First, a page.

'Bring your own' devices pose challenges for government
By JOHN FRITZE and The Baltimore Sun
Feb 22, 2013 | 2:57 PM
Mika J. Cross, a human resources manager for the U.S. Department of Agriculture, sometimes uses a laptop issued by the agency. But she is far more likely to check email or collaborate with colleagues on one of her two personal computers.
As someone who frequently works from home, she finds using her own technology more convenient.
"It allows for greater flexibility," said the 39-year-old Waldorf woman, who oversees a program that helps employees balance work and personal commitments. "I'm able to pick up and work, no matter where I am."
While federal agencies are encouraging workers to telecommute, the use of personal laptops, smart phones and tablets for work is raising questions about the security of government data. As mobile technology becomes ubiquitous, managers are scrambling, with scant guidance, to draft "bring your own device" — or BYOD — policies.
The challenges are many. With cyber attacks on the rise, federal officials are wrestling with how to lock down information if a phone is hacked or stolen. Lawyers are looking into how to keep personal and government data on a laptop separate in the event of an audit, subpoena or Freedom of Information Act request. Financial officers are considering whether to reimburse workers for their personal phone plans.
With minimal direction from the Office of Management and Budget, federal agencies have largely been left on their own to sort it out.
Just more than half of federal employees who use a smartphone for work are using their own devices, according to a recent survey by an advocacy group called Mobile Work Exchange. But a third of those employees don't protect their devices with passwords. And more than 60 percent said their agency doesn't have a security policy in place.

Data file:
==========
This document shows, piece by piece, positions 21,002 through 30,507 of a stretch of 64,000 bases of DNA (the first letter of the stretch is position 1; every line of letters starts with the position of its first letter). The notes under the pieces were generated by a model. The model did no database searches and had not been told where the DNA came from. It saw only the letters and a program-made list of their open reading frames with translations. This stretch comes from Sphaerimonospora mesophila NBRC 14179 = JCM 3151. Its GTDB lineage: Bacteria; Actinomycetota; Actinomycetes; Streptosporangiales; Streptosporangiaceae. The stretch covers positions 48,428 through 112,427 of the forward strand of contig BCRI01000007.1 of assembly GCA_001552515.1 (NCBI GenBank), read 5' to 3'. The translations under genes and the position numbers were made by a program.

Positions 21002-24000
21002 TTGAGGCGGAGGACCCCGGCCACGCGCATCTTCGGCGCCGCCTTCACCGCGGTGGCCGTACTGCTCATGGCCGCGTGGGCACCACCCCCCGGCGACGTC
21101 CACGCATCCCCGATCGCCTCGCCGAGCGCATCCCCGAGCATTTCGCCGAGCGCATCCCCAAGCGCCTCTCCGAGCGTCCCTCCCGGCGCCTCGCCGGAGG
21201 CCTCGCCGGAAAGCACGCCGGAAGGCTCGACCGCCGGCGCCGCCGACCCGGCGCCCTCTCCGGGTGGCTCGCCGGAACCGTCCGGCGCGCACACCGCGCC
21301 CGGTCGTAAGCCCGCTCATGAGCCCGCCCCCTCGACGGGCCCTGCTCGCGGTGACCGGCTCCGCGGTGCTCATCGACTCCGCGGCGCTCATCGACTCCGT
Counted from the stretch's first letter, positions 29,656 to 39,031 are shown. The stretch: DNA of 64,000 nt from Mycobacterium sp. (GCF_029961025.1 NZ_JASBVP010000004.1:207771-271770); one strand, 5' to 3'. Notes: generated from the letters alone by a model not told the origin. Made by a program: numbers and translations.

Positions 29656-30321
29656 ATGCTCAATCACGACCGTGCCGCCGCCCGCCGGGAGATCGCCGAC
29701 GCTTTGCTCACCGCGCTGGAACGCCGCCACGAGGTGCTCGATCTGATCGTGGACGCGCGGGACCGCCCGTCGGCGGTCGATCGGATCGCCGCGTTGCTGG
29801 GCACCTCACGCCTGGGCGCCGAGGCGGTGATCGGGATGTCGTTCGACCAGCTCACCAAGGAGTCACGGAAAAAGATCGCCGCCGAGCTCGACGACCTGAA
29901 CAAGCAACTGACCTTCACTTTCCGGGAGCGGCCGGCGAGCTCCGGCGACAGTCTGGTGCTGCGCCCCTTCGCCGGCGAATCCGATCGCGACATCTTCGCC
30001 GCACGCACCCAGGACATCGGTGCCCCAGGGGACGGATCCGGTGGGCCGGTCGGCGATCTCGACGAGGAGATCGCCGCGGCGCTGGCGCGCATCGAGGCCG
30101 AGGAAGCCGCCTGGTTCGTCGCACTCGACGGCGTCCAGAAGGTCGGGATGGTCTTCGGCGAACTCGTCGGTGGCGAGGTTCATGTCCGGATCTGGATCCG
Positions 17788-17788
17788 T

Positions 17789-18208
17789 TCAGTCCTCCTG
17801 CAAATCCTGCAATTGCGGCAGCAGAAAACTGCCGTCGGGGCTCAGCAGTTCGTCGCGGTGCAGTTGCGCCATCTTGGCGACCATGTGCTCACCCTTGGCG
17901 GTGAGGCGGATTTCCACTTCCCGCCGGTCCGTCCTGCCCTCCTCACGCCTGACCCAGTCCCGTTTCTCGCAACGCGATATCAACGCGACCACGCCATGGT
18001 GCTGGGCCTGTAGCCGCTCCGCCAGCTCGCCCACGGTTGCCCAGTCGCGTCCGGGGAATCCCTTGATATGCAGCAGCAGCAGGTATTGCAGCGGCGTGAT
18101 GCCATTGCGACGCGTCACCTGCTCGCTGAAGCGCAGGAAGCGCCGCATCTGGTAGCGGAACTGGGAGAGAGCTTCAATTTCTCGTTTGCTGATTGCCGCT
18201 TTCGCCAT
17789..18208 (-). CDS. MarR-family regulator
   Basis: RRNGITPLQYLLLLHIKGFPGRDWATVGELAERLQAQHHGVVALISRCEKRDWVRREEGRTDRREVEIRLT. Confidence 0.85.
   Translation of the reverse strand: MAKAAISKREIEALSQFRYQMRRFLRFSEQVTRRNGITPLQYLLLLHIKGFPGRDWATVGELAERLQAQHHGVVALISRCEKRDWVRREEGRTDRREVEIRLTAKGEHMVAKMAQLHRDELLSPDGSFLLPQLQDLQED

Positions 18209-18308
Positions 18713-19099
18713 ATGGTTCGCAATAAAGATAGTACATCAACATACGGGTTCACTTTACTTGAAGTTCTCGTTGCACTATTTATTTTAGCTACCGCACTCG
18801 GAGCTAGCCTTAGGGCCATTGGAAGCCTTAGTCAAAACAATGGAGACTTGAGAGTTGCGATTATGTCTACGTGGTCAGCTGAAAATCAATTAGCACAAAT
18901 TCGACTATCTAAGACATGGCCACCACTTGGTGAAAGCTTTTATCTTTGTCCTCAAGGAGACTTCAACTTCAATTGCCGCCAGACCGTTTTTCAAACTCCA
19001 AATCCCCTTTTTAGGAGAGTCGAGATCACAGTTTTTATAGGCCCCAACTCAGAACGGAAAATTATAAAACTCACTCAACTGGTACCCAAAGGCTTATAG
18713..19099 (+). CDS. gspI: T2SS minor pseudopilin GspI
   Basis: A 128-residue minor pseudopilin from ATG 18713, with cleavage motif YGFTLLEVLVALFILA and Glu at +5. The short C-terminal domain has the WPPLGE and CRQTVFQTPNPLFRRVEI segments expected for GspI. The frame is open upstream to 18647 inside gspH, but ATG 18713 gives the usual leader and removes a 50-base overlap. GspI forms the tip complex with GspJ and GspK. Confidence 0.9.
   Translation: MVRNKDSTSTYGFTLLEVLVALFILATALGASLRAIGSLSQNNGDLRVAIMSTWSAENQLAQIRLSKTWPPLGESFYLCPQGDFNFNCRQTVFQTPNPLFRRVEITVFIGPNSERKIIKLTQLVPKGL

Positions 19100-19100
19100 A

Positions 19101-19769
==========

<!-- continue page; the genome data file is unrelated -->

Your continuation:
The government does not track personal device usage.
"Security and privacy are the biggest challenges," said Cindy Auten, general manager of the group, which is funded by public and private organizations, including several technology companies. "There's a real interest from federal employees who want to use the devices that they're most comfortable with."
TheGovernment Accountability Office found last year that the number of security breaches involving sensitive government data increased nearly eightfold from 2006 to 2011. And there have been high-profile cases of laptops with sensitive data being stolen, such as the 2006 theft of a Veterans Affairs computer in Aspen Hill that contained personal information on millions of veterans.
But technology experts say the increased use of mobile devices to perform federal work is inevitable and beneficial, particularly as agencies push telecommuting.
Of 2.2 million federal workers nationwide, nearly 685,000 are eligible to do at least some of their job from home.Of those, 168,558 reported telecommuting at some point in September 2011, up from about 114,000 in 2010.
Rep. John Sarbanes is author of a 2010 law that expanded federal telework. He said agency leaders could develop mobile device policies as part of broader telework plans called for in the law.